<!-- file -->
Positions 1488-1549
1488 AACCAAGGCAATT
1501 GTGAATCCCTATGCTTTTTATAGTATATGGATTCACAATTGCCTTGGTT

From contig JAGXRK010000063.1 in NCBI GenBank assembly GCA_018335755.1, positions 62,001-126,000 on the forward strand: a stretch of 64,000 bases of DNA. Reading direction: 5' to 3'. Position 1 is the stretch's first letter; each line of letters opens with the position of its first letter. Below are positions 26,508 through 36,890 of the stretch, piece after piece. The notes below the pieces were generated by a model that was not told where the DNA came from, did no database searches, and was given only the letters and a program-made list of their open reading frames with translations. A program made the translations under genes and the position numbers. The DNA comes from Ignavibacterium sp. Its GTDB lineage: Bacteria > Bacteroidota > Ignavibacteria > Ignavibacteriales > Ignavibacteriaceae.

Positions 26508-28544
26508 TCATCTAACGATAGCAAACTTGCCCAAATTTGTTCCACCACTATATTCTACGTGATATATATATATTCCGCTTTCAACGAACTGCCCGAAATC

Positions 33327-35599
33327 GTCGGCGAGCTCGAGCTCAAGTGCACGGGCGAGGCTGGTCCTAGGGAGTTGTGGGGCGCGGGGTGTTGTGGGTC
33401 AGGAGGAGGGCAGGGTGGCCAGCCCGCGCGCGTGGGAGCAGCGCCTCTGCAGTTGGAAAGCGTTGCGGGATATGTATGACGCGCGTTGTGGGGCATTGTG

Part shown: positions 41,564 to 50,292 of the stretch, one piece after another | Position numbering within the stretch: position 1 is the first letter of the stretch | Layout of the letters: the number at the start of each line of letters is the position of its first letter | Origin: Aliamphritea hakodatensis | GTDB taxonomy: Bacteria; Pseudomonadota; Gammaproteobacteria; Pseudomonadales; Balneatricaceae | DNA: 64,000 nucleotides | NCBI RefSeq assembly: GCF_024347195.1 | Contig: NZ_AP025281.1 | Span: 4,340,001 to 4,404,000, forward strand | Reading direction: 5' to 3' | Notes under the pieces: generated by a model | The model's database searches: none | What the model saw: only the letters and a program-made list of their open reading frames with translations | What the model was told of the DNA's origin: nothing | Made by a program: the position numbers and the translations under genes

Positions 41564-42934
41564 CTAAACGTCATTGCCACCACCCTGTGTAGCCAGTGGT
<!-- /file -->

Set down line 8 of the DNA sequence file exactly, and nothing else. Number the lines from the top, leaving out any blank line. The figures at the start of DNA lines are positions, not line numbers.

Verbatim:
33327 GTCGGCGAGCTCGAGCTCAAGTGCACGGGCGAGGCTGGTCCTAGGGAGTTGTGGGGCGCGGGGTGTTGTGGGTC